Measles, the MMR vaccine, and when should we worry

Here’s a scary story with a happy ending. It’s Saturday morning and you are in a medical office 😷getting your 3 year old child checked out. He has had a runny nose 🤧  and low grade fever for the past few days. Today he started to feel better but you thought you might just keep the appointment. 

You’re feeling extra worried because you just got home from Disney 3 weeks ago, and there was a case of the measles at the airport where you had a layover. Your child has an ear infection, no rash, no high fever. He is easily treated with an antibiotic. The nurse practitioner breathes a sigh of relief that it’s not measles.  Your child hasn’t been vaccinated for measles, so the NP was especially concerned. 

You previously chose not to vaccinate with the MMR (measles, mumps, rubella) vaccine 💉 because of something you heard on the news. It’s scary business trying to decide what’s best for your child when there are so many people saying different things. 

Thankfully, the waiting room full of babies and children can breathe a sigh of relief. The 2 mo old baby who sat next to you on the plane can too. He is too young to get the MMR vaccine, and has no protection at all against this deadly illness. The children your son played with this weekend can also take a deep breath– their parents chose not to vaccinate, so those kids are vulnerable, too. 

You see, measles is spread before you even know you have it. It’s SUPER contagious and can linger in the air for TWO hours, infecting anyone who breathes in any particles an infected person may have coughed or sneezed out. 🤧 

These are some of the reasons that you should consider the measles / MMR vaccination.

When is measles Contagious?

One of the cruddy parts of measles is that you can be contagious for four days before you get the measles rash and symptoms The spread of measles can be fast and furious if you’re in a crowded place and are coughing 🤧 or sneezing. Your trip to Disney or the crowded grocery store or mall can get you exposed to measles without warning. 

MMR vaccinations can eliminate measles. So why are we seeing measles infections increasing?

Measles has been creeping its way back into the United States by travelers ✈ from other countries where they don’t always vaccinate 💉 and where there are more frequent measles cases. People who are not immunized properly can then catch measles here in the US. That’s how the cycle starts. People without the right vaccinations spread it to others who are unvaccinated, and so on. 

Measles is very serious. It can cause serious complications for you and your child. 🏥 The MMR vaccine protects you and your family. This amazing medical innovation is one of the main reasons we have such a low rate of measles here in the US. Or at least we used to. During a time when we had very high vaccination rates (meaning most Americans received the MMR vaccine) the frequency of measles cases was very low. Now, as more people choose not to vaccinate their children with the MMR vaccine, the cases of measles are steadily growing. This is scary, and should concern all of us.

Vaccine safety, MMR and autism

The MMR vaccine is very safe, much safer than getting measles, Mumps or Rubella. 🤒 There can be some tenderness at the site of the shot, mild fever or rash but otherwise it is quite safe!  Check out this link from the CDC to read more about the safety of the MMR vaccine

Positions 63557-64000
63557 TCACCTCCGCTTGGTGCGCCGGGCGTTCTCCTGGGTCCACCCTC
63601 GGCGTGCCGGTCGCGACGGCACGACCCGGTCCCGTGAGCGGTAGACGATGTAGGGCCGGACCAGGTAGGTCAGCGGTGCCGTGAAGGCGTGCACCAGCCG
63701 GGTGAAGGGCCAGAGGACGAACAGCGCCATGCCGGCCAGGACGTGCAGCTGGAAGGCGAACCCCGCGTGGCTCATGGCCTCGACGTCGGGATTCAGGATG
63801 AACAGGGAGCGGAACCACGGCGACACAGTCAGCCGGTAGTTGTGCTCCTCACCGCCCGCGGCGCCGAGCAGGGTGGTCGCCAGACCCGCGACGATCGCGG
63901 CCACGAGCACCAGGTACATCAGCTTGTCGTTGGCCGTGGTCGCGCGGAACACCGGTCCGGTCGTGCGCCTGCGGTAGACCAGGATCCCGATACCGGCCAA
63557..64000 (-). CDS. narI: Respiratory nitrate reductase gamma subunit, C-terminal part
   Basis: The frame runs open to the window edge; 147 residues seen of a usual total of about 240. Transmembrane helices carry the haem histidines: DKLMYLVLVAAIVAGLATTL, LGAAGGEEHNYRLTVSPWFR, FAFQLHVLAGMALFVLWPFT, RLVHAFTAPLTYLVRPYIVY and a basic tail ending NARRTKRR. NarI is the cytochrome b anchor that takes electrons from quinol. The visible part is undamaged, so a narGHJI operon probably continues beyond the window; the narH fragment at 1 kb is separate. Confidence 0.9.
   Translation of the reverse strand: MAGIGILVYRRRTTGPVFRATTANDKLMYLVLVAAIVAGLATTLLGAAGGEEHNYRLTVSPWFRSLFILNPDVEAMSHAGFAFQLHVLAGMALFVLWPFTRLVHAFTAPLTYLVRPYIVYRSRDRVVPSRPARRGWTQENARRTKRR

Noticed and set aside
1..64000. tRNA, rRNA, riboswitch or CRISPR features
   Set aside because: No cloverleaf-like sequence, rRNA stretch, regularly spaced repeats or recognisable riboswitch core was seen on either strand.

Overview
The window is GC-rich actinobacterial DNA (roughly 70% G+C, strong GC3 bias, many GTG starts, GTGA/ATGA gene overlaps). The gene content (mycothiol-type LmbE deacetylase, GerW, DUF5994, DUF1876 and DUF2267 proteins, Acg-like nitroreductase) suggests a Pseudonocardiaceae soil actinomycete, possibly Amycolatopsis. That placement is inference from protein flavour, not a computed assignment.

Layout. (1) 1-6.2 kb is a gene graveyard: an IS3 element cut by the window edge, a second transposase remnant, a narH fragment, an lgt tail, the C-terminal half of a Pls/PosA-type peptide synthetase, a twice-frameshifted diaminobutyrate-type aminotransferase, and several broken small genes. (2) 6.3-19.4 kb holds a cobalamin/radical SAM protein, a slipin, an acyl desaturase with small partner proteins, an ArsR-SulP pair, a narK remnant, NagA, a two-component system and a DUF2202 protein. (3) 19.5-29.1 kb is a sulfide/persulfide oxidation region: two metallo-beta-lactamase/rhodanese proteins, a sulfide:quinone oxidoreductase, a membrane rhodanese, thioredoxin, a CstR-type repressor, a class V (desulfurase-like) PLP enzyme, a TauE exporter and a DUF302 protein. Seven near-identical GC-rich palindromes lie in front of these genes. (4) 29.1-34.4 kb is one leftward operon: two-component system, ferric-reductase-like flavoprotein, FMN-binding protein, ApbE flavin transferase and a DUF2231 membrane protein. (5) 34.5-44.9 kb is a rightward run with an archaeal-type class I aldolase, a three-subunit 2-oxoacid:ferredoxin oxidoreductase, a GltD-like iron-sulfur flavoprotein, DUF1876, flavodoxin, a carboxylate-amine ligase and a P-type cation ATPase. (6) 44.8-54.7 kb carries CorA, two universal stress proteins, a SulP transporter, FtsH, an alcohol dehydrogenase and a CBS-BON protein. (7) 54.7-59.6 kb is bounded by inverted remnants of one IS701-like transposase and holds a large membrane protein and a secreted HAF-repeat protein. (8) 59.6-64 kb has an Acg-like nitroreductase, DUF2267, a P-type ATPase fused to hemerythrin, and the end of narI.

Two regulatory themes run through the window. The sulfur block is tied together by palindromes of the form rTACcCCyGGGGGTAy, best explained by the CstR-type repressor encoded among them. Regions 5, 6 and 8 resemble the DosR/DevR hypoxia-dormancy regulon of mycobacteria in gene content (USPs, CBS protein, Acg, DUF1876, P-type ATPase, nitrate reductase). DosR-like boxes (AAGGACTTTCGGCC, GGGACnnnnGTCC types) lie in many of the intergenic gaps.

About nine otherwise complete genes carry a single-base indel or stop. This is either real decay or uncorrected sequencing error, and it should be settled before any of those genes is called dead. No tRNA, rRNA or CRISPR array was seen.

In old news, some people thought that the thimerosal used as a preservative in the MMR vaccine caused autism. This theory has been proven wrong, and there has not been thimerosal in vaccines since 2001 according to the CDC. They also found that since thimerosal was removed, autism rates have increased, so there is no direct correlation between thimerosal and vaccine use. 

The original study from 1999 that put a possible link between the MMR vaccine and autism has never been confirmed despite many attempts by scientists. Instead, this link has been disproven repeatedly. It was originally published by a British doctor (Andrew Wakefield) who had major undisclosed financial conflicts of interest, for which he ended up losing his license after the British General Medical Council investigated him. 😬The study was retracted by a major journal. Multiple major studies in the U.S. since have not shown any link between the vaccine and autism. Read more about it here

If you are concerned with the safety of the MMR vaccine, it’s important to make sure that you are reading about safety from a reputable source. 🏥 I stand firm by my statement that a medical professional or a trusted, reputable, science-based resource MUST be the one answering your questions about any vaccine. Please do not ask on a mom group, a celebrity blog, or a random website. Check your source. I don’t make money from vaccine companies when giving my advice, but celebrities do make money from talk shows and magazines. 🤑That’s a fact. Always consider the incentives your information source might have. 

Symptoms of measles

The measles illness usually presents with cold-like symptoms, dry cough, runny nose and watery eyes. These symptoms are followed by a rash after 3-5 days of illness. The rash then creeps down your body and is accompanied by very high fever. Typical cold symptoms don’t cause a full body rash and high fever. So if you notice these symptoms, call your doctor’s office. Any time your illness seems to worsen after 3-4 days rather than improve, you should be checked out or should discuss with your provider. 

The measles infection is scary, but is fortunately rare. If you have a high fever 🤒 and a rash, chat with one of our nurses 🏥 about your symptoms. We can help you decide if you should be worried about measles.

Get that MMR vaccine and protect all those who can’t protect themselves. Help to keep measles rare!

Kim Liner, RN, MSN, CPNP